Like lawyers, some accountants will be willing to provide pro-bono consulting services. This is not, however, a good idea for auditors, who need to be independent and properly paid for their services.
Contractors, electricians, plumbers, painters, architects, and other building trades will sometimes donate their time and expertise to help with a project that needs to be done. Even if they aren't able to do it completely for free, they might be able to cut you a break and do the project at their cost.
Some TV stations, radio stations, newspapers, and other media outlets will be willing to donate free advertising for your ministry, program, or event. Google grants, the free internet advertising grant provided by Google, is a great example of this.
Alcohol and food
Restaurants and beverage vendors will sometimes donate products for an event in exchange for public recognition of their donation. Success with this kind of request depends heavily on the relationship what you have with the vendor and how passionate they are about your mission.
Sports and entertainment memorabilia
If you do the research and make the phone calls, you can get signed items from some of your favorite sports and entertainment icons. This depends a lot on whether the person is philanthropically inclined or not. If you want an item or photograph signed, you'll usually need to talk to their publicist or manager, and then mail the item you want signed to the appropriate location. It can take a long time for the objects to get back to you, so if you want one of these objects to be part of your silent auction, give yourself at least six months lead time.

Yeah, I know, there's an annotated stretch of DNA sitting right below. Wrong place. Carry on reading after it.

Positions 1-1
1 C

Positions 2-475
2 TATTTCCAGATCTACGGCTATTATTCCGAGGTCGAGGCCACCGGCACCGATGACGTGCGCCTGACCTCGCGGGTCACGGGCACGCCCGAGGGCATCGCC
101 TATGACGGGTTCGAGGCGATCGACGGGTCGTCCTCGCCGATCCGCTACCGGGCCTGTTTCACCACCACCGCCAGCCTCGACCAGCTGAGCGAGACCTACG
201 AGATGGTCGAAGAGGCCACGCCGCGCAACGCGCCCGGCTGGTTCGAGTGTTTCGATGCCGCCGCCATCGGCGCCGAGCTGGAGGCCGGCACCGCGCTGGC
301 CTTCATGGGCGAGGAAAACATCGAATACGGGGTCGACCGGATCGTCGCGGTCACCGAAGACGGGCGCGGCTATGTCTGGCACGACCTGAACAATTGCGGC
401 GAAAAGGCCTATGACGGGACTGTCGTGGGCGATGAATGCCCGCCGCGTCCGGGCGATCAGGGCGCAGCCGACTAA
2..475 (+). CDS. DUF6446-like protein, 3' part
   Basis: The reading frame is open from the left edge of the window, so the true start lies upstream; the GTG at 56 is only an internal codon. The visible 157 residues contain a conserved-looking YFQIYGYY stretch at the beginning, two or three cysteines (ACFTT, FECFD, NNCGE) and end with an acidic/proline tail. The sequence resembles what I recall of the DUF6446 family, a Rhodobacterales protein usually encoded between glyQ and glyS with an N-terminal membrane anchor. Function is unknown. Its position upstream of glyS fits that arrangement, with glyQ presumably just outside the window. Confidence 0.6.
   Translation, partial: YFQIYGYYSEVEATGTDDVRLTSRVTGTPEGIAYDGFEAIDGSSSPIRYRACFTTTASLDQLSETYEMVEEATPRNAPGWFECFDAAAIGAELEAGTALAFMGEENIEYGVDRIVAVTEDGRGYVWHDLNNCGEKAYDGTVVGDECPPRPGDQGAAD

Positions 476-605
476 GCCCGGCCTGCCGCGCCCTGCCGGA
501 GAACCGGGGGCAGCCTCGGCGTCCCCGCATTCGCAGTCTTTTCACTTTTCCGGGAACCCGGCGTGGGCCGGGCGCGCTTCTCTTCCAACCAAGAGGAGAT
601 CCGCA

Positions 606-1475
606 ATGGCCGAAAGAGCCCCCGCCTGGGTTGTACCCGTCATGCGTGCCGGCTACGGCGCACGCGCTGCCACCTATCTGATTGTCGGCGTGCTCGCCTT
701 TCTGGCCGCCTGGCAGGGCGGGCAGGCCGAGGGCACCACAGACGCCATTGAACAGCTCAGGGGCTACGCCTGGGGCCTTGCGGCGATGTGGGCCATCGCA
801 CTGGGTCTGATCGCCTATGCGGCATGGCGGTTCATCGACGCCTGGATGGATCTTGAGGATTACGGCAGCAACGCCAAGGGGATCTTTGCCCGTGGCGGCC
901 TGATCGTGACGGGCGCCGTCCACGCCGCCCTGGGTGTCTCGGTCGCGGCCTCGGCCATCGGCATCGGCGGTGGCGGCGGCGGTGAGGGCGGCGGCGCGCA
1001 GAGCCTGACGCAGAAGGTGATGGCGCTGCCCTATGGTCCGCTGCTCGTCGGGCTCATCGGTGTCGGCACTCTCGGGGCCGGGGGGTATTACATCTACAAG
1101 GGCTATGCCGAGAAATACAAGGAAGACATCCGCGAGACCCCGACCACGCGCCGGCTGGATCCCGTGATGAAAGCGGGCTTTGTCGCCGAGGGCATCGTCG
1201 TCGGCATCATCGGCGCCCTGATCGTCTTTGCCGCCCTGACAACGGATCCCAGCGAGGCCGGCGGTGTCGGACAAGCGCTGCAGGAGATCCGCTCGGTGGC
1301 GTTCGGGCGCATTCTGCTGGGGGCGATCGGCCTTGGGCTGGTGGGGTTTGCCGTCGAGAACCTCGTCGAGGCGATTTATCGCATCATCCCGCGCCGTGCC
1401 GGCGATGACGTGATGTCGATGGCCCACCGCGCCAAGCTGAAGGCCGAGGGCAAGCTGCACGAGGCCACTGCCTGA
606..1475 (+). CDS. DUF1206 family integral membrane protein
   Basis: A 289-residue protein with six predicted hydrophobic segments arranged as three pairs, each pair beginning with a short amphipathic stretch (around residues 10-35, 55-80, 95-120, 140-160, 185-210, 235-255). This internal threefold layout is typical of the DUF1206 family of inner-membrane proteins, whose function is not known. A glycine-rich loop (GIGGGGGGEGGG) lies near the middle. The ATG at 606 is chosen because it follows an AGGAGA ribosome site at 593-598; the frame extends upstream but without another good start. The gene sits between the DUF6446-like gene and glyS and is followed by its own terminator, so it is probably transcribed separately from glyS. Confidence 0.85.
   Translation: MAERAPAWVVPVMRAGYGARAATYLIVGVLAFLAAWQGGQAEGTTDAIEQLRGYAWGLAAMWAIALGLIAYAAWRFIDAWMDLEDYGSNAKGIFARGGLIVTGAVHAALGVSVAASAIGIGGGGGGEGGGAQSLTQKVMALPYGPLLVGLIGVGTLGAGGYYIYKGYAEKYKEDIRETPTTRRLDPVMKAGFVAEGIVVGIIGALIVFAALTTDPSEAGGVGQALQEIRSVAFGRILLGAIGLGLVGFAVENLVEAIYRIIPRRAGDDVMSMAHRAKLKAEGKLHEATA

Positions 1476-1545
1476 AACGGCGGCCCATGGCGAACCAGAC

Repair supplies and appliances
Some hardware stores will donate supplies or appliances if you can provide evidence of your tax exempt status.
While not exactly a gift in kind, some travel organizations will provide a discounted travel package that you can use for a silent or live auction. You set the reserve price (the lowest price for the package) at a price higher than the cost, and then pocket the difference between the cost and the total raised. You can also ask one of your major donors to donate a weekend at their beach house, if they own one.
Many restaurants, retail stores, and personal service businesses (like spas, nail salons, and hair dressers) will donate a gift certificate to a charity if asked. The face values on these certificates is typically fairly modest, in the $50-100 range. You can take multiple gift certificates and put them into a gift basket to create a higher value item. Because of the relatively low monetary return on this kind of gift, it's best if you can use volunteers to ask businesses for these types of gifts.
Amazon Wish List
For more mundane items like office supplies or personal care products (for a homeless shelter, for instance), you can create an Amazon wish list and publicize it on your website. This is typically done only by smaller organizations, but it can work if you invest some time in it.
Looking for more articles about corporate giving? Try these:
- How can I raise money from corporations?
- How do I get corporate sponsorships?
- What is cause marketing?
- What is an employee giving campaign?
- How can matching gifts boost employee giving?
Check out The Fundraiser's Playbook for a full list of fundraising articles.
Would you like to learn more about raising money for Church and Ministry? Check out Letters From The Almoner, now available on Amazon.com.